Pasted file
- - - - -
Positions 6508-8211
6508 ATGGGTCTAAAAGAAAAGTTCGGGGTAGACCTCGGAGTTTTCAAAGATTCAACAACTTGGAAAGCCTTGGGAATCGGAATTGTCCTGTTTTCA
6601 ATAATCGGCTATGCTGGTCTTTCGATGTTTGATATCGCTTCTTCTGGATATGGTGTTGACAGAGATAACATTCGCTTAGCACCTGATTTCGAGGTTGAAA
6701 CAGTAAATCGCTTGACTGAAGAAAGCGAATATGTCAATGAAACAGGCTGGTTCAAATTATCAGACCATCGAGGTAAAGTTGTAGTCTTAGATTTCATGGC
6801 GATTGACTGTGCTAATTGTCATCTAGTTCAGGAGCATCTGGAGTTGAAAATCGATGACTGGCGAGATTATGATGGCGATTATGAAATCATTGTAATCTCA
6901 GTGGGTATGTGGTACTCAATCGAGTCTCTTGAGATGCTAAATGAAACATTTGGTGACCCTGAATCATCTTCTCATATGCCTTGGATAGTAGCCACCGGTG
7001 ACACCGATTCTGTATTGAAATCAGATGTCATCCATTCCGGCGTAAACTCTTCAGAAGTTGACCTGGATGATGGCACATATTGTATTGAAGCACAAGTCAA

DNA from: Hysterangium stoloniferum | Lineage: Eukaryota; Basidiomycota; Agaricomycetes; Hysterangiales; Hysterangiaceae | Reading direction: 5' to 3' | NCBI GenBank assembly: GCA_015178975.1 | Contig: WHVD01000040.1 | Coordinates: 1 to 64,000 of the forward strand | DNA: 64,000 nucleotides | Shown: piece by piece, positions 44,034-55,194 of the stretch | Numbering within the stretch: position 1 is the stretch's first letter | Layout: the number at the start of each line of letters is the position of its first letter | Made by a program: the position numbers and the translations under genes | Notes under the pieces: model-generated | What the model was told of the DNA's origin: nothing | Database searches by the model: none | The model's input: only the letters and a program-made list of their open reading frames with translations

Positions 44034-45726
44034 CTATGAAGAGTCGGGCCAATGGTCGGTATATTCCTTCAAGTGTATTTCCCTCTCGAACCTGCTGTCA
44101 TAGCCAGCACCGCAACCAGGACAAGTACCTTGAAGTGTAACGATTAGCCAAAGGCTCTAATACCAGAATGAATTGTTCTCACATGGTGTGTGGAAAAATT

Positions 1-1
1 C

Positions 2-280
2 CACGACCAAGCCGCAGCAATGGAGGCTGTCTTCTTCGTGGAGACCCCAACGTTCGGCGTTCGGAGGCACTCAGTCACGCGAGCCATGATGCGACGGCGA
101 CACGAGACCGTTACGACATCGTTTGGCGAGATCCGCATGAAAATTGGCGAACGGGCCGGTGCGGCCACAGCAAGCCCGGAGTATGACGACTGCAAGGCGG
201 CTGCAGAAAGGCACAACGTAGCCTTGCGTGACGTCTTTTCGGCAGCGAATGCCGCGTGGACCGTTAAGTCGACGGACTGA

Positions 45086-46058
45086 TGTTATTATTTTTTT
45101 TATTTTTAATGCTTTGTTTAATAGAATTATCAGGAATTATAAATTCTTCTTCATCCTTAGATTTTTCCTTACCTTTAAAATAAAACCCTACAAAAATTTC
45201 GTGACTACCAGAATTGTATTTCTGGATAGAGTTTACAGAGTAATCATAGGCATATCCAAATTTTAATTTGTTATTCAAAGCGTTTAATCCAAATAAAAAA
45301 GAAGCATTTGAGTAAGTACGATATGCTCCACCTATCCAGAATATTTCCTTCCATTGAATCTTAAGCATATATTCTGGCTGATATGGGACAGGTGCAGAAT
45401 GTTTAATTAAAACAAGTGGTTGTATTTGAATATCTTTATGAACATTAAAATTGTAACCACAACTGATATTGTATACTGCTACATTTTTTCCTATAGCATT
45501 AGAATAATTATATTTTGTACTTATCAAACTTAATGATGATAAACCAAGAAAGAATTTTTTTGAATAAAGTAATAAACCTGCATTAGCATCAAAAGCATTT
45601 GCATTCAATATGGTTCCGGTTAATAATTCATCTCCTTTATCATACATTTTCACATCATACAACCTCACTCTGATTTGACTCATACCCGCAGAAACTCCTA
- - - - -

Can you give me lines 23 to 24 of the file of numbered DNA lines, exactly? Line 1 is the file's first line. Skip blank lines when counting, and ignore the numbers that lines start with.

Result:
45401 GTTTAATTAAAACAAGTGGTTGTATTTGAATATCTTTATGAACATTAAAATTGTAACCACAACTGATATTGTATACTGCTACATTTTTTCCTATAGCATT
45501 AGAATAATTATATTTTGTACTTATCAAACTTAATGATGATAAACCAAGAAAGAATTTTTTTGAATAAAGTAATAAACCTGCATTAGCATCAAAAGCATTT